A real estate title is a legal way of holding ownership over a piece of real estate. It is a bundle of rights in a piece of property in which a party may own a legal or equitable interest. When a home or property is sold, the title transfers from one party to another. A title shouldn’t be confused with a deed, although some may refer to both terms in the same way. A deed is an official written document declaring a person’s legal ownership of a property, while a title refers to the concept of ownership rights. Title companies normally handle the “closing” which includes title and deed transfer. Titles are only transferred once sellers perform all requirements of the contract.
There are times when title problems arise that the seller had no knowledge of. This is why buyers and sellers typically acquire title insurance. Title issues can prevent a closing from going through, and some issues may suddenly appear at the last moment. Here are some of the most common title problems:
A lien is when someone can make a legal claim to your property, usually a creditor. For instance, if you have a mortgage, then you definitely have a lien on your house. Liens can be voluntary or involuntary (consensual or nonconsensual). Taking out a mortgage is a type of voluntary lien. Liens taken out by contractors, government agencies, or another kind of creditor are involuntary liens.
The most straightforward way to remove a lien from your property is to satisfy the debt. While the law does not require that liens be removed before title to property can be sold or transferred, the lien will need to be cleared up if the buyer needs financing or wants a clear title. If the property is transferred without the lien being paid off, it will remain on the property.
Encroachments are places where the neighbor’s land and your land overlap. This can happen when someone builds on the neighbor’s property or it overhangs. Even if you are okay with the encroachment, the prospective buyer may not. Because the encroachment makes property boundaries fuzzy, it will likely cause title problems. A survey is critical before closing on real property.
A misspelled name or a wrong numeral can create errors in public records that can cause problems for the property’s chain of title. Unfortunately, completely avoiding errors in public records is almost impossible since buyers have no control over a property’s past and mistakes may have been made by others filing and recording these documents. An owner’s policy and title insurance will help protect your ownership rights from these errors found in public records.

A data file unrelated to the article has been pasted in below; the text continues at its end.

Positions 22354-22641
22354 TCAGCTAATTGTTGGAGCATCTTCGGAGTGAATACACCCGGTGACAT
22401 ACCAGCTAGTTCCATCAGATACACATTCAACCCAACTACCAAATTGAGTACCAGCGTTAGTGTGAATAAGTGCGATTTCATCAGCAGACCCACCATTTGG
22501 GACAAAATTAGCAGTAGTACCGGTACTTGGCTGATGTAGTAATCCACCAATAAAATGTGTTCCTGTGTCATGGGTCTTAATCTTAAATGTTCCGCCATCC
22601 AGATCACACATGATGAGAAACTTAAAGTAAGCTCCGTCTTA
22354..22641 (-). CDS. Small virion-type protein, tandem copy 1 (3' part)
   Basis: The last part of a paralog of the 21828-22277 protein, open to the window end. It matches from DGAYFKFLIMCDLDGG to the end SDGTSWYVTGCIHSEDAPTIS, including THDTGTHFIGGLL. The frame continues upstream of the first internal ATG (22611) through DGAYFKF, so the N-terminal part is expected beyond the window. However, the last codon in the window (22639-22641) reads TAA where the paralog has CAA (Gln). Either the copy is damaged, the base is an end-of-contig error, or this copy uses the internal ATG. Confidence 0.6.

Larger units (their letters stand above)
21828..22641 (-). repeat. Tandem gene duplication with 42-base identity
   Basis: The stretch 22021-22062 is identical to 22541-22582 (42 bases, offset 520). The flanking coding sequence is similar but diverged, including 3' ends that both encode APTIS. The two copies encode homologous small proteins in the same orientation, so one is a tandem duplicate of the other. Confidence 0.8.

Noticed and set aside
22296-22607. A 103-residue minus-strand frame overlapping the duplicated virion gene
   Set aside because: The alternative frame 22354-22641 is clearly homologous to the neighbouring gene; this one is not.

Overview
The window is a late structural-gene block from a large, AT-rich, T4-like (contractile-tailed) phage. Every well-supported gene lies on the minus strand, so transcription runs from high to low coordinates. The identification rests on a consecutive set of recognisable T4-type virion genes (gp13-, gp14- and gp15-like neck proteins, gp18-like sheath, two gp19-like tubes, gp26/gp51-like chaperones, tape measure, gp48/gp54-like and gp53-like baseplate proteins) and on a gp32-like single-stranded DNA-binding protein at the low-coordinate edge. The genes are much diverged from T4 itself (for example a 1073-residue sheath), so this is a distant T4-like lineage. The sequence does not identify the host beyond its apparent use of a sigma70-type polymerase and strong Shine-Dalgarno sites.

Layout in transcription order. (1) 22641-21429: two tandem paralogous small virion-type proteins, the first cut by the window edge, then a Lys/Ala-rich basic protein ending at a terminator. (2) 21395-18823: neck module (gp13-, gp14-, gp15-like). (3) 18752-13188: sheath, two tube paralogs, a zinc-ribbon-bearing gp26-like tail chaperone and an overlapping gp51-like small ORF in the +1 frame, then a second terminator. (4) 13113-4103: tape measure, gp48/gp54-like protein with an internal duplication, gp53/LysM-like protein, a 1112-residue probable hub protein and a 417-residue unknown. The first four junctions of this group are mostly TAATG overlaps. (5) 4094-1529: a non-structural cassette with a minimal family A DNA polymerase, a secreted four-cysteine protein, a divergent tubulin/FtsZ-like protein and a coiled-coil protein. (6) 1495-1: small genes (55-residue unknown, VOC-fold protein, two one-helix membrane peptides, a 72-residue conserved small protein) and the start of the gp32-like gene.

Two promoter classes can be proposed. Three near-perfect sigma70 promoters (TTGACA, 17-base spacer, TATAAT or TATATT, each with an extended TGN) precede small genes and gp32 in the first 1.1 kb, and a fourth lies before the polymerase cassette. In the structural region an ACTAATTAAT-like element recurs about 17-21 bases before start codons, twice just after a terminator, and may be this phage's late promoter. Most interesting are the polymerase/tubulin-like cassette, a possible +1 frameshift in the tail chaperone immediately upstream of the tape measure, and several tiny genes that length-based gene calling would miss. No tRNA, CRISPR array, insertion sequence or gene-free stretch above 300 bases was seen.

When a person passes away, the ownership of their home may fall to their heirs or others named in their will. Sometimes, those heirs are missing or unknown at the time of the death. Family members may contest the will for their own property rights. It is possible that these scenarios could affect your title to the property, long after you have purchased it. Also, an unknown will discovered after the purchase of the property could put the new owner’s title in jeopardy.
Deeds can sometimes be illegal. If the deed was signed by someone other than the owner, a minor, unauthorized corporate agent, or if they were of unfit mind, it can affect the free and clear ownership of the property. Criminals sometimes alter original, valid documents by changing some non-material details on the original deed and re-record it with the updated (fraudulent) information.
An easement is actually a type of encumbrance. An easement is when another party has the right to use your property for some specific purpose. For instance, a utility easement might be where a property does not have direct access to the sewage line so the pipes run under a neighboring property. Oftentimes, these types of easements are overlooked because they won’t affect the new owners. However, if the new owners plan to remodel or expand the home, this could be very costly.
Other types of easements may involve historic preservation or environmental conservation which can limit the future development of the property.
When you sign a contract to purchase real estate in Florida, the contract should state clearly that the seller is the actual owner of the property and he/she has a right to convey title to the property. Generally, you should obtain a General Warranty Deed because this offers the best protection against title defects and contains covenants that certain facts are true. When a General Warranty Deed is given, the grantor promises that the grantor will defend and protect the grantee against the rightful claims of third parties to the property (warranty of title). The grantor also promises that the property is free of encumbrances (covenant against encumbrances).
I’m Rob Robinson and I’m proud to call the sunshine state my home. As a 5th generation Floridian, I’ve been practicing Florida law for over thirty years and have extensive knowledge and experience when it comes to local government and real estate title issues. If you have questions about title defects or issues with the title of a piece of property, please contact me. I would be proud to be an effective advocate for all of your legal needs.